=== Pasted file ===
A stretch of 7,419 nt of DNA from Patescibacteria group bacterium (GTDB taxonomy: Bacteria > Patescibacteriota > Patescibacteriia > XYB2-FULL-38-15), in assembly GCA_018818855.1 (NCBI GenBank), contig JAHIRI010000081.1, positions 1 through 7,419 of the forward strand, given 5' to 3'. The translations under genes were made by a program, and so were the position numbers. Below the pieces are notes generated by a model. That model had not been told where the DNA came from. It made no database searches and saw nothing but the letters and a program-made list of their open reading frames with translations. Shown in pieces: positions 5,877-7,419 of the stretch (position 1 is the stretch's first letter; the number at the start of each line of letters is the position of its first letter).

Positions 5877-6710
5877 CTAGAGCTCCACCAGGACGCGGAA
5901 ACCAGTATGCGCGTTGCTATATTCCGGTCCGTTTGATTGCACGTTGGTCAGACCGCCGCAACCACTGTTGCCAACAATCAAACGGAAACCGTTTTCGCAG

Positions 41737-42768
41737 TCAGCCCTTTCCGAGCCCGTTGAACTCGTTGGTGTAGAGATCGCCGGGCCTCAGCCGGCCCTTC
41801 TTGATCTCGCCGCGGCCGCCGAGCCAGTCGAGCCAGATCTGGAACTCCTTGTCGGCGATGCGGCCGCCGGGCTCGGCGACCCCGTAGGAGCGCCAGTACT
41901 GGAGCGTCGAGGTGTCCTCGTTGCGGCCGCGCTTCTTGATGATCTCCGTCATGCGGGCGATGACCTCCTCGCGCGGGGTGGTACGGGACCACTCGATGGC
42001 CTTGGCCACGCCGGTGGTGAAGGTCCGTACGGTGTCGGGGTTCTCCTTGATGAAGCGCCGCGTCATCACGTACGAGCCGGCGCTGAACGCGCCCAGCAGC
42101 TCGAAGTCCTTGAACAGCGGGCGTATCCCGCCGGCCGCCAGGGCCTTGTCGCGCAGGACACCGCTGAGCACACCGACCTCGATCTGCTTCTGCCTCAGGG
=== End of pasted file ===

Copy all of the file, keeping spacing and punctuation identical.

A stretch of 7,419 nt of DNA from Patescibacteria group bacterium (GTDB taxonomy: Bacteria > Patescibacteriota > Patescibacteriia > XYB2-FULL-38-15), in assembly GCA_018818855.1 (NCBI GenBank), contig JAHIRI010000081.1, positions 1 through 7,419 of the forward strand, given 5' to 3'. The translations under genes were made by a program, and so were the position numbers. Below the pieces are notes generated by a model. That model had not been told where the DNA came from. It made no database searches and saw nothing but the letters and a program-made list of their open reading frames with translations. Shown in pieces: positions 5,877-7,419 of the stretch (position 1 is the stretch's first letter; the number at the start of each line of letters is the position of its first letter).

Positions 5877-6710
5877 CTAGAGCTCCACCAGGACGCGGAA
5901 ACCAGTATGCGCGTTGCTATATTCCGGTCCGTTTGATTGCACGTTGGTCAGACCGCCGCAACCACTGTTGCCAACAATCAAACGGAAACCGTTTTCGCAG

Positions 41737-42768
41737 TCAGCCCTTTCCGAGCCCGTTGAACTCGTTGGTGTAGAGATCGCCGGGCCTCAGCCGGCCCTTC
41801 TTGATCTCGCCGCGGCCGCCGAGCCAGTCGAGCCAGATCTGGAACTCCTTGTCGGCGATGCGGCCGCCGGGCTCGGCGACCCCGTAGGAGCGCCAGTACT
41901 GGAGCGTCGAGGTGTCCTCGTTGCGGCCGCGCTTCTTGATGATCTCCGTCATGCGGGCGATGACCTCCTCGCGCGGGGTGGTACGGGACCACTCGATGGC
42001 CTTGGCCACGCCGGTGGTGAAGGTCCGTACGGTGTCGGGGTTCTCCTTGATGAAGCGCCGCGTCATCACGTACGAGCCGGCGCTGAACGCGCCCAGCAGC
42101 TCGAAGTCCTTGAACAGCGGGCGTATCCCGCCGGCCGCCAGGGCCTTGTCGCGCAGGACACCGCTGAGCACACCGACCTCGATCTGCTTCTGCCTCAGGG